Author Topic: The eco-friendly wood in rebuilt New Orleans homes is now rotting (thank you Brad Pitt)  (Read 297 times)

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Online rangerrebew

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The eco-friendly wood in rebuilt New Orleans homes is now rotting
 
By Adrianne Jeffries on January 3, 2014 02:42 pm Email @adrjeffries 99Comments

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Brad Pitt’s Make It Right Foundation has built 100 energy-efficient and eco-friendly houses in New Orleans to replace homes damaged by Hurricane Katrina. Unfortunately, the organization believes that some of the wood it used is now rotting, reports The New Orleans Advocate.

The organization used TimberSIL, an innovative glass-infused wood product produced by a South Carolina manufacturer, to build porches and outside steps. The absence of chromated copper arsenate and other chemicals typically used to prevent rot and decay was a selling point for Make It Right.

The absence of chemicals for preventing decay was a selling point

"Instead of treating the wood with toxic chemicals, it's actually infused with sand, or silica, such that it takes on the properties of treated lumber," Tom Darden, the executive director of Make It Right, said in a 2010 interview. "At the end of its life cycle, which is estimated to be about 300 years, it can be mulched and composted, believe it or not."
 

 
Unfortunately, Make It Right has found that TimberSIL can't stand the moisture in the balmy city and has turned dark gray and begun falling apart. The organization has replaced wood in 30 homes and is considering legal action. TimberSIL has reportedly caused trouble for at least one other client: a project in Western Massachusetts that had to be repaired when the builders found the wood retained too much moisture and couldn't hold paint.

http://www.theverge.com/2014/1/3/5270310/make-it-right-eco-friendly-wood-rotting-new-orleans-homes
« Last Edit: January 05, 2014, 08:27:16 AM by rangerrebew »
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Offline Right_in_Virginia

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The absence of chemicals for preventing decay was a selling point

In New Orleans....where moisture is NEVER a problem.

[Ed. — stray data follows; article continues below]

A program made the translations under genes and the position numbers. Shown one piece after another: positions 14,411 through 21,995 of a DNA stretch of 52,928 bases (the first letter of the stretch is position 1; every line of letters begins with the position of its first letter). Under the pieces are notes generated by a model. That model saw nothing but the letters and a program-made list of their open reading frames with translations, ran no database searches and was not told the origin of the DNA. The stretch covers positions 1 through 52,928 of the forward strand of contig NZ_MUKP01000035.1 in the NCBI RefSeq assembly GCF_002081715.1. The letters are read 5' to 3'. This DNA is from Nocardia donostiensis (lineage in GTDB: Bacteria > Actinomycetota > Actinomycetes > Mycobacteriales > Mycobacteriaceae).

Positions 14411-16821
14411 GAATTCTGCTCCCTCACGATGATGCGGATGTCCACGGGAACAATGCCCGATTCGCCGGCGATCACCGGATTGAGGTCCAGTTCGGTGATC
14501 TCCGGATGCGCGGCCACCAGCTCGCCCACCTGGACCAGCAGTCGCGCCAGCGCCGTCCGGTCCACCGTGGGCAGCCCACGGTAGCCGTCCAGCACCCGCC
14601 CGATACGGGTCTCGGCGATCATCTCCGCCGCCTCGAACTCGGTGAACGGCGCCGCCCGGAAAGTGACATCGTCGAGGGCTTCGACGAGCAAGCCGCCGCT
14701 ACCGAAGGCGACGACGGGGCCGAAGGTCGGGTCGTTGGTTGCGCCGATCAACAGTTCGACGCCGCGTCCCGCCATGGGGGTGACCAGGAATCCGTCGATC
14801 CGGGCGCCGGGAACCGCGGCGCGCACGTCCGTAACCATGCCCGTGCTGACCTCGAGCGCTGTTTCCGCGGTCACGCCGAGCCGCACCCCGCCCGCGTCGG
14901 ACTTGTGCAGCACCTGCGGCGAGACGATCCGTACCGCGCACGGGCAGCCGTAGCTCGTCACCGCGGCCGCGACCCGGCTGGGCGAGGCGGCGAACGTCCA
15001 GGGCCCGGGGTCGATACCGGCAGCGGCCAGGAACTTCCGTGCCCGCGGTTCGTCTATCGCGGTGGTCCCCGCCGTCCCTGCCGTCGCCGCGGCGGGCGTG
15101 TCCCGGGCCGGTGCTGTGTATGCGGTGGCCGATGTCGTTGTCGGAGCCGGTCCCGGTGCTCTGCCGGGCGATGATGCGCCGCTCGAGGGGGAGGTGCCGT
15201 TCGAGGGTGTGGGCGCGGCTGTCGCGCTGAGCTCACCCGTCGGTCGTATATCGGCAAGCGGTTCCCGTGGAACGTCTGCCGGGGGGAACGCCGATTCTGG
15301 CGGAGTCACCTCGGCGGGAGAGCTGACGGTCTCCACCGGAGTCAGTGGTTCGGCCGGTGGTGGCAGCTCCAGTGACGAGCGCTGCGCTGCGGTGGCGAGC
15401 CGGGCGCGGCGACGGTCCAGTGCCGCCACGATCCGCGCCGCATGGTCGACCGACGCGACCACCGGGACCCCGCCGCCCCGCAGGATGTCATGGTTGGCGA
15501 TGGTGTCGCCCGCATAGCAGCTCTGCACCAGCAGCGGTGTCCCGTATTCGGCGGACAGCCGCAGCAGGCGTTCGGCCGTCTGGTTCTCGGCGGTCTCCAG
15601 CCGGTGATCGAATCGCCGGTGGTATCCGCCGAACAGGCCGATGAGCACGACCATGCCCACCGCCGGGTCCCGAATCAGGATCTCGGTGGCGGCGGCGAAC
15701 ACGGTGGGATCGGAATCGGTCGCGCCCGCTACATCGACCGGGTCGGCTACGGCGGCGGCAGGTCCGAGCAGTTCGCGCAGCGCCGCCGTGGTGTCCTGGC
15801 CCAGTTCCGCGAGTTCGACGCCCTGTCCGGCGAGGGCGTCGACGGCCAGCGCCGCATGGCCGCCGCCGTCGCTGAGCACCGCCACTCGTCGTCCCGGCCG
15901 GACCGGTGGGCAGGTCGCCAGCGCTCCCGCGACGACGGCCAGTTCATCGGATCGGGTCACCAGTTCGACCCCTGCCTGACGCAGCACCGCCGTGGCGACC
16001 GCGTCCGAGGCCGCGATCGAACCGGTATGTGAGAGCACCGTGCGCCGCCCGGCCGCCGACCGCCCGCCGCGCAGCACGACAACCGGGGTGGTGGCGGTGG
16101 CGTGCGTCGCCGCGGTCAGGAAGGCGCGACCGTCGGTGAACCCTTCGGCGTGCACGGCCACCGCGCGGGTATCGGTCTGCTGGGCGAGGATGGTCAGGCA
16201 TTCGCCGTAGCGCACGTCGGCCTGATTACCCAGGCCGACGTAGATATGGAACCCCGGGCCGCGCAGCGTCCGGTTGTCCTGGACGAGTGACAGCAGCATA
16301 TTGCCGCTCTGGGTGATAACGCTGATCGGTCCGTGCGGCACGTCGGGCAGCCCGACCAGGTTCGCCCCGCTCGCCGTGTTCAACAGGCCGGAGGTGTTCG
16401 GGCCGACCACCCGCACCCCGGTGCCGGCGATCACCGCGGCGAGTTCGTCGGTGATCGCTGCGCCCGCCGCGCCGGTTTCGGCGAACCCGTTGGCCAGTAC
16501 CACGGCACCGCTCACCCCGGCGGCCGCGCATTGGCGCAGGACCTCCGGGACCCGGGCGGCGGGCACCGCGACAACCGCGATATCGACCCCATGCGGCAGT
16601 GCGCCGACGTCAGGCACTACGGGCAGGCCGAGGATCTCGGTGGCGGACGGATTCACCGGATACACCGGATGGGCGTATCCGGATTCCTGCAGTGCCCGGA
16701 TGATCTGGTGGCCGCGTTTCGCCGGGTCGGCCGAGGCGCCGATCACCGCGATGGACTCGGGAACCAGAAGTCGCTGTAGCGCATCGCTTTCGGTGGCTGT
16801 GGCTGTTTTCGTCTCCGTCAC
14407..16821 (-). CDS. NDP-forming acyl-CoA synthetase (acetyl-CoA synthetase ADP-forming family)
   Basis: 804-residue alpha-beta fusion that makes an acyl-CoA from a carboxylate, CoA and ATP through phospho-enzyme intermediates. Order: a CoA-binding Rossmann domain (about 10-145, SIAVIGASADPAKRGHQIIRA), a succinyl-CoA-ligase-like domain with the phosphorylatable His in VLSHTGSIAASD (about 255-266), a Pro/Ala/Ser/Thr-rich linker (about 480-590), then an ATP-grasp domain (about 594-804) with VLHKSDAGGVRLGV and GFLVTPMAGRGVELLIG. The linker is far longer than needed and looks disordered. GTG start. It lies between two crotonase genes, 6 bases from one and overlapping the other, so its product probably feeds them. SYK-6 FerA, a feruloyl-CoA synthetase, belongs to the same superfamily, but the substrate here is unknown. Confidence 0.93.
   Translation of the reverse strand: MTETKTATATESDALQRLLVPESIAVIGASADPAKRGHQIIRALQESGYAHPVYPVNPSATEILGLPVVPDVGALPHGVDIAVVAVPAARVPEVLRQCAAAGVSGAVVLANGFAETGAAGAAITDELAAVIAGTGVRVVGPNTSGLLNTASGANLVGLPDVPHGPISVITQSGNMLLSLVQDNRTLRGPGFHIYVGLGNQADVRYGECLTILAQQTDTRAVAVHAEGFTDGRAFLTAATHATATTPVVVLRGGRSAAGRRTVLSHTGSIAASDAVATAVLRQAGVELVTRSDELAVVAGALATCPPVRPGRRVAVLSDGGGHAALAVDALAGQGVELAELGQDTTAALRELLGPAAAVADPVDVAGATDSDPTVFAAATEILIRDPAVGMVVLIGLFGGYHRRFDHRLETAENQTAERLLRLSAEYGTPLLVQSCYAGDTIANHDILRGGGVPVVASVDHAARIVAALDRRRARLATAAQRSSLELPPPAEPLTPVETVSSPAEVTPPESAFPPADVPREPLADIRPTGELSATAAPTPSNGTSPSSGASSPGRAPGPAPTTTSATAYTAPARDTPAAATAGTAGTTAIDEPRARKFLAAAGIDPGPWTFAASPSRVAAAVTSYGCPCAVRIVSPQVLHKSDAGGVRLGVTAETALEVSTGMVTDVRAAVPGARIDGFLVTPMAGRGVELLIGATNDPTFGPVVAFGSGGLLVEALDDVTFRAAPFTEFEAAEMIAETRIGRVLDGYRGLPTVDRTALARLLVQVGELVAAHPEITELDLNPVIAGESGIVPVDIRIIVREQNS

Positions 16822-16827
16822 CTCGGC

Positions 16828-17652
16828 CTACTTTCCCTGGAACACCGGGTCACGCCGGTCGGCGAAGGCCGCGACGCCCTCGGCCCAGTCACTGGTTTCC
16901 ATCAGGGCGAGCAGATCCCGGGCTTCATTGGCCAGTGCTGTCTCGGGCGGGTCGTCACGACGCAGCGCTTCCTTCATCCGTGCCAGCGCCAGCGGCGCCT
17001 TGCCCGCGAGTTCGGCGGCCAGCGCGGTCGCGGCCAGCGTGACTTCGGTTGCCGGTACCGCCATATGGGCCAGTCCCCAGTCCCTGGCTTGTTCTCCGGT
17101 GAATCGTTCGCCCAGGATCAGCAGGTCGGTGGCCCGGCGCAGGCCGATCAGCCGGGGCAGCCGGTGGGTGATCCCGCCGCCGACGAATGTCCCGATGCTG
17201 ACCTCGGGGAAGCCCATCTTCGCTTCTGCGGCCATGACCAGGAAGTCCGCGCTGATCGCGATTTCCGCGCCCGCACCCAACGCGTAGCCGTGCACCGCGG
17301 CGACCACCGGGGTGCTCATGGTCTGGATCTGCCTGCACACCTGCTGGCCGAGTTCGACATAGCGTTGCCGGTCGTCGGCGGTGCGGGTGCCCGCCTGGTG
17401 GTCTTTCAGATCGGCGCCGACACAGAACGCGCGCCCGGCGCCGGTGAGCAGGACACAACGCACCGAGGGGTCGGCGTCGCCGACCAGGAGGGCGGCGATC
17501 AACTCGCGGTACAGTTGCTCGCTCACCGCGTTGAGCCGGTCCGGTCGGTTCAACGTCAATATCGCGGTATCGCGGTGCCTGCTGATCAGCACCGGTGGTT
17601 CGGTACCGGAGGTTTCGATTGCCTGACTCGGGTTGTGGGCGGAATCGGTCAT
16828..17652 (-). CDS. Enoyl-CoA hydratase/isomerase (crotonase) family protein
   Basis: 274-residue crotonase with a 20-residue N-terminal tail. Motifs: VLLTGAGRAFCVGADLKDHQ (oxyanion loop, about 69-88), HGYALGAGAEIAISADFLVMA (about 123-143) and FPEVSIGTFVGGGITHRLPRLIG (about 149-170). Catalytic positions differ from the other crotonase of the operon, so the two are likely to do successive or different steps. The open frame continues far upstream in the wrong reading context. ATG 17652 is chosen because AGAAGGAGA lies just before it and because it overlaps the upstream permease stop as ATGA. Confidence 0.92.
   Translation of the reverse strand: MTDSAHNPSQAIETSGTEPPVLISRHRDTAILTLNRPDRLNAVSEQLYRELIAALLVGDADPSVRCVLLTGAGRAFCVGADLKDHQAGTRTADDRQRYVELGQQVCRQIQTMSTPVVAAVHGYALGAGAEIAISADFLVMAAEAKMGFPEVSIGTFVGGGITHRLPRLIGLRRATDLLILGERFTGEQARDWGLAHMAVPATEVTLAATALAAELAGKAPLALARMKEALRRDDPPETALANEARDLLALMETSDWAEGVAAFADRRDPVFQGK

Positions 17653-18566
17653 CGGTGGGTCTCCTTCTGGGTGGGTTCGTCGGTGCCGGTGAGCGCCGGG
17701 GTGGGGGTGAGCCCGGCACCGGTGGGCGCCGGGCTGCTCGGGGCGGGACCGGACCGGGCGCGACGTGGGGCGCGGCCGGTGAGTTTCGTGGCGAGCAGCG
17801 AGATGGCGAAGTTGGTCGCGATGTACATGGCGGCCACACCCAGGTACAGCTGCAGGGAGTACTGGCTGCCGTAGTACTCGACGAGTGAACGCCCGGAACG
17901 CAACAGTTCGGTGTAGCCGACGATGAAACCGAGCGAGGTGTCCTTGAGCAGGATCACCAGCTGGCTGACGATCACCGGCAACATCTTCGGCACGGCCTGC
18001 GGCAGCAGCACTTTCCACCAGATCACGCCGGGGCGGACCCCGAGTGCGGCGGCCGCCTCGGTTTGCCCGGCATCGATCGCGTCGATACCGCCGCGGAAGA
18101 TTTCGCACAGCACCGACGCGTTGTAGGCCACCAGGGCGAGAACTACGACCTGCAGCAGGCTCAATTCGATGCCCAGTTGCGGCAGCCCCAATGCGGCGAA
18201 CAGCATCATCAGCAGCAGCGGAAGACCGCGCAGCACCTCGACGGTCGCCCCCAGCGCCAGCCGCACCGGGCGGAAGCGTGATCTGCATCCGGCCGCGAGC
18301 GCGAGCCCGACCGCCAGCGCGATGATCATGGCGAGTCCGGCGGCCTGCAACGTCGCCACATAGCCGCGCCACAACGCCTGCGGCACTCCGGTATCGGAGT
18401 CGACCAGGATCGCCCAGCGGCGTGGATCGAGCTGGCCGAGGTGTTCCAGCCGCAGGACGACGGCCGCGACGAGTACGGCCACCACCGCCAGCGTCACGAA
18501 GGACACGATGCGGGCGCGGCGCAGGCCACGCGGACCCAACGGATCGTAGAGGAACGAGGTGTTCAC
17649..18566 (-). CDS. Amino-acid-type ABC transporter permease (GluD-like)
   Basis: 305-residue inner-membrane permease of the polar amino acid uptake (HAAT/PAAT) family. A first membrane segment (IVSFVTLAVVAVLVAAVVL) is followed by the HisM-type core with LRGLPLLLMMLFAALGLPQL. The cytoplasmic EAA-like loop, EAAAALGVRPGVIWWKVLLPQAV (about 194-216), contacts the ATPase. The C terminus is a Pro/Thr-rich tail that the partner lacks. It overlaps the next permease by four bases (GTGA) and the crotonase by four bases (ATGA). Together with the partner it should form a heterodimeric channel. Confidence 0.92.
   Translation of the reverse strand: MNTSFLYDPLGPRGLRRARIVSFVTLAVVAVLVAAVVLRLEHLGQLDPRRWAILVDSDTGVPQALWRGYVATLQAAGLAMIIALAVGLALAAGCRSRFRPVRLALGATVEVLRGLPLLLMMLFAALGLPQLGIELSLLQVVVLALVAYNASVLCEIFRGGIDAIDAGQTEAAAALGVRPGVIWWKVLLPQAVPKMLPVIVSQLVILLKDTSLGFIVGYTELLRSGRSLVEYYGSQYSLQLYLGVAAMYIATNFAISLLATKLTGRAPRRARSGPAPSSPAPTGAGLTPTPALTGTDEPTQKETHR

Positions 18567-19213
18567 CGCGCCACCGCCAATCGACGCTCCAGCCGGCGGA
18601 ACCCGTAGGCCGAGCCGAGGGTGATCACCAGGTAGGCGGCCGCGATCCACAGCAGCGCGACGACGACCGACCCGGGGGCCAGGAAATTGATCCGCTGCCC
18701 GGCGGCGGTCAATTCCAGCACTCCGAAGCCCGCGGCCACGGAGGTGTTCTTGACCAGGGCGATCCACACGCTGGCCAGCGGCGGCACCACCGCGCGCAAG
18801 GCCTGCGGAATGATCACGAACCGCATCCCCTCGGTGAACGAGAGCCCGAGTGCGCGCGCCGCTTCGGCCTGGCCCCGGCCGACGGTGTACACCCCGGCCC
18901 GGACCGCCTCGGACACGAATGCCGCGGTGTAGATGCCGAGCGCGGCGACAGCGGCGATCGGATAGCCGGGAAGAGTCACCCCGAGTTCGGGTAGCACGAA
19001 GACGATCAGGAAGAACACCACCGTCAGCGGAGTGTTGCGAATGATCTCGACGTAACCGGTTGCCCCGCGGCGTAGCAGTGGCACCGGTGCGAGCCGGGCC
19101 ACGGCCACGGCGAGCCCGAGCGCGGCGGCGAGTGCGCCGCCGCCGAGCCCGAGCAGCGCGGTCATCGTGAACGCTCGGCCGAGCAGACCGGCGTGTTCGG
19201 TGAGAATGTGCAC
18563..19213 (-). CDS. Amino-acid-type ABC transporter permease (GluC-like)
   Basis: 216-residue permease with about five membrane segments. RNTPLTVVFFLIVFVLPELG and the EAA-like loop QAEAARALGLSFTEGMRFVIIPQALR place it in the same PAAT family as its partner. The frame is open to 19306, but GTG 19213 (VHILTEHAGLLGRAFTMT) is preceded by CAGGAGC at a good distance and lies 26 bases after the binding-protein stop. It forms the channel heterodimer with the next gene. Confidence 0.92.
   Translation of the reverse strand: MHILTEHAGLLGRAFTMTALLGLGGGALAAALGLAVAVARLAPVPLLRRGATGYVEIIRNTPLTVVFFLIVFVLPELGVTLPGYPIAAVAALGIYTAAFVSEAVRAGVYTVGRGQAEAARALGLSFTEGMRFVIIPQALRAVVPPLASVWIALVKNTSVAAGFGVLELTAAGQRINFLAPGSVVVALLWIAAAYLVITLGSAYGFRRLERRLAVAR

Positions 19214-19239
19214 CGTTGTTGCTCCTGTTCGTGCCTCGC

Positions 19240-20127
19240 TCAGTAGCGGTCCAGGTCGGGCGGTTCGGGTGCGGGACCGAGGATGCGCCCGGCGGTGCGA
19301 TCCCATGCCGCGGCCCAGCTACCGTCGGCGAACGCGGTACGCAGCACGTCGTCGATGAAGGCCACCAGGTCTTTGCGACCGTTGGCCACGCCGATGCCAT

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Offline aligncare

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I like technological advances as well as the next guy, but how a little field testing first?

You can sell greenies on anything. All you have to do is call it natural, eco-friendly, safe for the environment, unicorn tested and approved, 97% compostable, blah blah blah. The combination of environmental concern and marketing has been a boon for marketers. "The earth" could care less.
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Offline SouthTexas

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I like technological advances as well as the next guy, but how a little field testing first?

You can sell greenies on anything. All you have to do is call it natural, eco-friendly, safe for the environment, unicorn tested and approved, 97% compostable, blah blah blah. The combination of environmental concern and marketing has been a boon for marketers. "The earth" could care less.

There is not enough testing on anything labeled "green" as well as most of the mandated government 'fixes' coming out of the EPA, FEMA, etc.   Sad thing is, many of these items, if marketed correctly as "a cheaper alternative", they would get properly reviewed and if anything "you get what you pay for" would apply.  Being eco-friendly, they are being sold at twice the price so they must be great-right?


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